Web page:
Discounts bring buyers back to second-home market

Virginia Beach’s long history as a major vacation destination made it a natural for the second-home market as far back as the 1940s. Betsy Atkinson, with Atkinson ERA Realty, recalls selling oceanfront lots there to Richmonders for $4,000.

Prices haven’t fallen that far their peak but they are down, Atkinson said. “The biggest collapse has occurred with inland properties – that’s where the most short sales, foreclosures and auctions have occurred,” she said. A short sale is one in which the house sells for less than is owed on its mortgage and when the sale is approved by the bank holding the sellers’ mortgage.

Brokers across second-home markets generally agree that second-home sales have increased this year over 2010, which was better than 2009 and 2008. Prices have come down, they say, fueled by sellers who decided not to wait any longer for prices to go back up and by buyers anxious to cash in on bargains.

The beach

In 2008, 50 second homes were sold on the popular North End of Virginia Beach (extending from the Cavalier Hotel in the north to the entrance of Fort Story), with 12 on the ocean-side selling for between $395,000 and $2.9 million. In 2009, 55 sales included 13 ocean-side properties selling for $375,000 to $3.3 million. In 2011 there have been more than 60 sales in the North End, with 23 sales on the ocean-side, but the big difference is that houses have sold for $270,000 to $2.2 million. “A house I sold on 71st Street was listed for $1.2 million in 2010 and sold this year for $800,000. A house listed in 2009 for $1.7 million just sold for $1.1 million,” Atkinson said.

At Sandbridge, which is sort of Virginia’s ‘Outer Banks’ with the Atlantic Ocean on one side and Back Bay on the other, prices also have dropped. There have been more short sales there because there was more speculative investment than in the North End, Atkinson said.

Northern Neck

Volume also is picking up on in the Northern Neck, the area between the York and Potomac rivers, said David Dew with IsaBell K. Horsley Real Estate Ltd.

“Less than one percent of waterfront sales have been involved in short sales, auctions and foreclosures. Those are further inland. But 75 percent of waterfront sales have been for less than the asking price.”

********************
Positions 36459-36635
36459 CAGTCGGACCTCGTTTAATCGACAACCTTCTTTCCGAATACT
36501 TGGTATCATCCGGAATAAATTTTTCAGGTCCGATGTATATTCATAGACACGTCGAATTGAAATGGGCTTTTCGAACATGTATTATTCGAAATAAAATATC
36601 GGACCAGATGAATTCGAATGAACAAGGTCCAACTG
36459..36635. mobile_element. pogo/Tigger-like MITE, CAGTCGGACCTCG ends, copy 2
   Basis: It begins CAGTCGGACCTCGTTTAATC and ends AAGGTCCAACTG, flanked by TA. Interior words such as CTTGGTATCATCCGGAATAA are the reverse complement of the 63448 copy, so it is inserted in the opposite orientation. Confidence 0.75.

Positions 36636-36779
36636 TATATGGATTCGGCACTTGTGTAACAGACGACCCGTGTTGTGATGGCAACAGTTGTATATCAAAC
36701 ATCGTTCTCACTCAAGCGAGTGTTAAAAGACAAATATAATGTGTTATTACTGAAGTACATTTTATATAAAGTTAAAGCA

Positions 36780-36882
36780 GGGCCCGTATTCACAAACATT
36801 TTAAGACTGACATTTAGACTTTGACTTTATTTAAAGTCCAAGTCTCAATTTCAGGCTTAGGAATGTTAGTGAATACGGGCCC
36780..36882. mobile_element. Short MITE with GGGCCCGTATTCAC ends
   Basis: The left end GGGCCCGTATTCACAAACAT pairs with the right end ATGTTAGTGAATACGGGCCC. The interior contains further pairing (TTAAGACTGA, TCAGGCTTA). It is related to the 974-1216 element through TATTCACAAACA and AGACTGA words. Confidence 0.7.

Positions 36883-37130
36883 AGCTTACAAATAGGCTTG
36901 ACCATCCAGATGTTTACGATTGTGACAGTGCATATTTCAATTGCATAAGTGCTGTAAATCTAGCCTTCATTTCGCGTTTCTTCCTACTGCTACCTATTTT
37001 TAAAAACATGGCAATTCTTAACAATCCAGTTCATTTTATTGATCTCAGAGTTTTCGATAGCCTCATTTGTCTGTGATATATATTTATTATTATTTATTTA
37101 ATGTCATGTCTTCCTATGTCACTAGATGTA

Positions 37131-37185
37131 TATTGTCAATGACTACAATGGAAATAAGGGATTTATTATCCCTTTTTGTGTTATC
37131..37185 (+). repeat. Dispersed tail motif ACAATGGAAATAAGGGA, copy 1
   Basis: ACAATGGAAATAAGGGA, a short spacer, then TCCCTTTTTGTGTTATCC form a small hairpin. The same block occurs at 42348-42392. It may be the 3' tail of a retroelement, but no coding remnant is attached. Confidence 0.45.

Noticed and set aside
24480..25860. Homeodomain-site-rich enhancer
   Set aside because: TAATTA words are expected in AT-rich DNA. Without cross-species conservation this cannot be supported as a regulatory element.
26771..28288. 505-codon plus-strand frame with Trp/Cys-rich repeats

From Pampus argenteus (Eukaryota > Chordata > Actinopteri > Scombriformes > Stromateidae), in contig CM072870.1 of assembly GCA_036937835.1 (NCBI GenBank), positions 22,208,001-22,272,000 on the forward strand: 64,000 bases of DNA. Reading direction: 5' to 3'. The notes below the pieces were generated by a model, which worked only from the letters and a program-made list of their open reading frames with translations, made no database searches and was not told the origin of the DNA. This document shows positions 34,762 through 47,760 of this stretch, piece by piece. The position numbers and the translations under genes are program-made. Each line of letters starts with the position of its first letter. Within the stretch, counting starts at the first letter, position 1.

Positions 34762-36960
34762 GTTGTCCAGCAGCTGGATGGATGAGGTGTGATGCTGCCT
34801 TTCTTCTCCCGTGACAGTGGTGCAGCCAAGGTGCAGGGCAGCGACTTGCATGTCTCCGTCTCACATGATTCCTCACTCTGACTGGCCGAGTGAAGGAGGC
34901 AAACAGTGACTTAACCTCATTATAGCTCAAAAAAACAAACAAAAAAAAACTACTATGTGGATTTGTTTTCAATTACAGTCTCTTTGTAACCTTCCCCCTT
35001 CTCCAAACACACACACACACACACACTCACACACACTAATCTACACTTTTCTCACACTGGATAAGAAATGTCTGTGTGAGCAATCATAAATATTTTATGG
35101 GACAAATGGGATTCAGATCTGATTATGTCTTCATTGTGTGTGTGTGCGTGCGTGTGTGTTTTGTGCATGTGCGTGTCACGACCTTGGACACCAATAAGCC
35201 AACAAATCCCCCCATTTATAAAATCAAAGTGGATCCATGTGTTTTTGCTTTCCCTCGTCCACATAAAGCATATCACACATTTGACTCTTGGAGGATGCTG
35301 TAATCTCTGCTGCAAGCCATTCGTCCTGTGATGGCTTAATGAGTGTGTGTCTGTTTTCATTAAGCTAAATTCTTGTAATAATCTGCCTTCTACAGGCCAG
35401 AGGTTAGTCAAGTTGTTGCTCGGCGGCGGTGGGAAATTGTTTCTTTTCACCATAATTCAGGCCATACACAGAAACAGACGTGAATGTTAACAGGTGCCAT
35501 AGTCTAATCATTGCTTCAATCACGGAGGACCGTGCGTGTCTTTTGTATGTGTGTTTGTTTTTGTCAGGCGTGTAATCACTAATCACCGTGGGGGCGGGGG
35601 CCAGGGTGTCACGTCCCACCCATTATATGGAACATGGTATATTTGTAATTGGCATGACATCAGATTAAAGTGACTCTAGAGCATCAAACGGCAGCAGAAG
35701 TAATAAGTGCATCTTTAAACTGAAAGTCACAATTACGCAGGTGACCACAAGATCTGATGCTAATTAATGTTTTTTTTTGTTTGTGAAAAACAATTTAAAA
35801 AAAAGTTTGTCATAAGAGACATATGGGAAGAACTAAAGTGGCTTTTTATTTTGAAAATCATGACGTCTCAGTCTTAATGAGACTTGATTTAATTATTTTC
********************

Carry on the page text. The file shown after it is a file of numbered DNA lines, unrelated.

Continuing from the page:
Real-estate agents on The Neck say it’s not possible to differentiate between primary and secondary homes because retirees want the same thing as second-home buyers – i.e., waterfront. Soon-to-be retirees often purchase a weekend home, which becomes a primary home in two or three years. Beverly Shultz, associate broker for Long & Foster in White Stone (Lancaster County) said the market has hit bottom. But she added, “Buyers are really trying to test the bottom with their offers. One sale where the property had been listed for its assessed value, $990,000, brought $900,000, and the owner had paid $950,000 for it.”

The Outer Banks

The Outer Banks of North Carolina may have been even more overbuilt.

Chris Toolan, a broker and business-development director at Resort Realty in the Outer Banks, said that 2011 commercial sales in the Outer Banks were up 42 percent over sales for 2010. Potential short sales’ listings for the same time period were up 32 percent over 2010. He said prices on single-family, detached vacation homes fell 6 percent since the end of the third quarter 2010, while prices of attached homes or condos have fallen 12 percent over the same period.

Toolan said it’s too soon to call a recovery at the Outer Banks.

Virginia Beach’s long history as a major vacation destination made it a natural for the second-home market as far back as the 1940s. Betsy Atkinson, with Atkinson ERA Realty, recalls selling oceanfront lots there to Richmonders for $4,000.